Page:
How do the dynamics of contemporary armed conflict shape, and constrain, humanitarian action? Is the international humanitarian “system”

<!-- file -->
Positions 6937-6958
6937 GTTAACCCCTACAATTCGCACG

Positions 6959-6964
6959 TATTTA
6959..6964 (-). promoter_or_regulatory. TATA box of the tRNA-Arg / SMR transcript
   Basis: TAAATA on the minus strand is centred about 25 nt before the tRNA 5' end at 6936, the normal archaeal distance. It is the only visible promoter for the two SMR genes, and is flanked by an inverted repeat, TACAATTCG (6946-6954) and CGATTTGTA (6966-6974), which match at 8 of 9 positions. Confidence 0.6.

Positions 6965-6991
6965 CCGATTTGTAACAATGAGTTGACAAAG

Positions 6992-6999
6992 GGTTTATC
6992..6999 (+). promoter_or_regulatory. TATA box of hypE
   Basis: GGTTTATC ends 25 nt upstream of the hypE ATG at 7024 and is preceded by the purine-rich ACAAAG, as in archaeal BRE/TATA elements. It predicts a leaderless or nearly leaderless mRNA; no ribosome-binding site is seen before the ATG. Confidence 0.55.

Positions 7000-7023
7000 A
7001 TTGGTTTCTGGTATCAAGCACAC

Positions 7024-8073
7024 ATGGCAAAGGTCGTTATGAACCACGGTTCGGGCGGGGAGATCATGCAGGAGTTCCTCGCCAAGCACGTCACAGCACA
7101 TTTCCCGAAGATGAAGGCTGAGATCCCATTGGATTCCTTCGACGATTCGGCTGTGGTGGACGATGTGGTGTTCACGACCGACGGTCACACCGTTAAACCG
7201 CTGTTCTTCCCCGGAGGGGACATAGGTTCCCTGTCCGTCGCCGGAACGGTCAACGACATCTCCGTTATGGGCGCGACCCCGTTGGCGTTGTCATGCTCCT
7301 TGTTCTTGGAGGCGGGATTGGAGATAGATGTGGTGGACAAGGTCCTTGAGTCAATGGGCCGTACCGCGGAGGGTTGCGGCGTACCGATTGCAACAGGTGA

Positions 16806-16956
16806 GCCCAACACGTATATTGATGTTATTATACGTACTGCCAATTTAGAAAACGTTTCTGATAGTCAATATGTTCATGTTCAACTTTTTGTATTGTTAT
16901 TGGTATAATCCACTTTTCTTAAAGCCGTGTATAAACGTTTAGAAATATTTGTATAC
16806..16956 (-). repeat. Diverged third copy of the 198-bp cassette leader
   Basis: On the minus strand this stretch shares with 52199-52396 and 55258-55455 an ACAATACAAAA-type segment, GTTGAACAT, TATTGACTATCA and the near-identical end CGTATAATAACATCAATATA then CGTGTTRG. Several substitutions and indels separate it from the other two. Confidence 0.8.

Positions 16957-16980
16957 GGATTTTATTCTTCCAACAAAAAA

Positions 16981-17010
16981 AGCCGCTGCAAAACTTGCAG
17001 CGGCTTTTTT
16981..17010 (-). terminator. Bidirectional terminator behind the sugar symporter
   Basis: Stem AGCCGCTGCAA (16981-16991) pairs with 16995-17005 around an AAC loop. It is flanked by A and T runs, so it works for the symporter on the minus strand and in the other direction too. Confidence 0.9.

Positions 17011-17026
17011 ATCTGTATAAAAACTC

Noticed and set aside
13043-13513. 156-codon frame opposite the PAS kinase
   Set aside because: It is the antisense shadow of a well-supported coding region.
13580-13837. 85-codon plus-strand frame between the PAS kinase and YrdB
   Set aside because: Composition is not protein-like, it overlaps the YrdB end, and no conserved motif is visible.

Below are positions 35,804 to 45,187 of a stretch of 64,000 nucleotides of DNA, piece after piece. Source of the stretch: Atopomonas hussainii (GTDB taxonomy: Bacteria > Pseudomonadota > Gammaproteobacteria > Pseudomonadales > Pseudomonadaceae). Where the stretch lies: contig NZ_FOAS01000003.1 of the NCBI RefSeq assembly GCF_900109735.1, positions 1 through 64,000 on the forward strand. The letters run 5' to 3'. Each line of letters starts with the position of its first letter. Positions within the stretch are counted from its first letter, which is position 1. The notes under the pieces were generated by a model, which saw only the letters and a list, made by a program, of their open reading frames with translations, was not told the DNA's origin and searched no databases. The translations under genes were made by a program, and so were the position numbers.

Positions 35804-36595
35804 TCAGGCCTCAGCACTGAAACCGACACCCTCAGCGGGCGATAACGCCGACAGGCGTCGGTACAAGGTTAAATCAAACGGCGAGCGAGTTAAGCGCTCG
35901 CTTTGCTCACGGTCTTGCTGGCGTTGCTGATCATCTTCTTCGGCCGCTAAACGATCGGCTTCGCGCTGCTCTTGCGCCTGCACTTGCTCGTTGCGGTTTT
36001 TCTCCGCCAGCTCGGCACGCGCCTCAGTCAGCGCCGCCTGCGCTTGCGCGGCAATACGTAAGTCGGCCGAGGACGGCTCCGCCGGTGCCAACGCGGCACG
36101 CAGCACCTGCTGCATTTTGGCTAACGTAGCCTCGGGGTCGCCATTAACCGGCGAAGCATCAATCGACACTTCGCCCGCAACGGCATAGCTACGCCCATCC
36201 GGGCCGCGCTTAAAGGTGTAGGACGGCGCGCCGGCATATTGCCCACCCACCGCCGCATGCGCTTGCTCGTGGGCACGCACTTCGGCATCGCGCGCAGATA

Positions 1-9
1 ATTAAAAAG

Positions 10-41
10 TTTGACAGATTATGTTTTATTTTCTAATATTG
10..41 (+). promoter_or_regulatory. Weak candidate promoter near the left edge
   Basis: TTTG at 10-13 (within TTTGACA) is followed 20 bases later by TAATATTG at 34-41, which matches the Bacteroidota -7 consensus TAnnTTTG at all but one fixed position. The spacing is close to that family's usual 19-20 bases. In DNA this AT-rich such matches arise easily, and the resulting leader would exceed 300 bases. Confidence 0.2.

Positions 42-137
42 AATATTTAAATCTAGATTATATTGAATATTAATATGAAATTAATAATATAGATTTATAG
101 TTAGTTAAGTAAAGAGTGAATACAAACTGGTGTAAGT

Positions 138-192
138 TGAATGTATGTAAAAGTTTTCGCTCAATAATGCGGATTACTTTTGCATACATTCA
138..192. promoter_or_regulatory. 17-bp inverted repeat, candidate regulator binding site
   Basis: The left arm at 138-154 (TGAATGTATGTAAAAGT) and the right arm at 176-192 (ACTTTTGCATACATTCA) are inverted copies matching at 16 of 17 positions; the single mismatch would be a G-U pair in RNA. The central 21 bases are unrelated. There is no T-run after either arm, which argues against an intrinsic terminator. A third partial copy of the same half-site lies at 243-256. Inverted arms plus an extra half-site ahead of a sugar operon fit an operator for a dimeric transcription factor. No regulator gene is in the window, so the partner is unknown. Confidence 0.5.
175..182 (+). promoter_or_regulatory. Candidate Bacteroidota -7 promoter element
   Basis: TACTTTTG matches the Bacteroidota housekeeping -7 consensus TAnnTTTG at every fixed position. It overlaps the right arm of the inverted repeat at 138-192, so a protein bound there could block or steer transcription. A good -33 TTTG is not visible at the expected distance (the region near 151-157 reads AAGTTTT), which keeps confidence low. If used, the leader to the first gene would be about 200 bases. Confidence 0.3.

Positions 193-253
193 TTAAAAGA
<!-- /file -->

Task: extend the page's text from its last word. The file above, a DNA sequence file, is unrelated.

really at breaking point, as is often claimed? Or will it adapt to the changing realities not just of warfare but of global geopolitical shifts – as it has done repeatedly in the past – and evolve into something different? By way of response, the first part of this article offers a snapshot of today's armed conflicts and other situations of violence, focusing initially on the trends and features apparent in the Syrian conflict – which has in many ways come to define twenty-first-century warfare – and moving on to other countries and regions, many of which share at least some of these features, albeit in varying degrees. It considers the humanitarian consequences of today's armed conflicts and other situations of violence, and the implications for humanitarian response – which, at least on an international level, is indeed facing a watershed. The second part aims to show that even a glance back at key aspects of the evolution of humanitarian action over the past century – largely in response to the evolving nature of warfare and the developing international system – will remind us of quite radical changes in the face of major upheavals and challenges, not all of them dissimilar to those of today. The third part suggests that in today's global environment, international humanitarian response will continue to evolve and ultimately take on a different shape: one that reflects the changing nature of conflict and the geopolitical power shifts that go with it. With the rise of the global South, and the increasing recognition of the importance of local actors to humanitarian action, particular attention is given to the evolving relationship between local and international actors. In conclusion, the article reiterates some of the main reasons why humanitarian action – and international humanitarian actors in particular – will likely continue to adapt (albeit with varying degrees of success) to a changing world.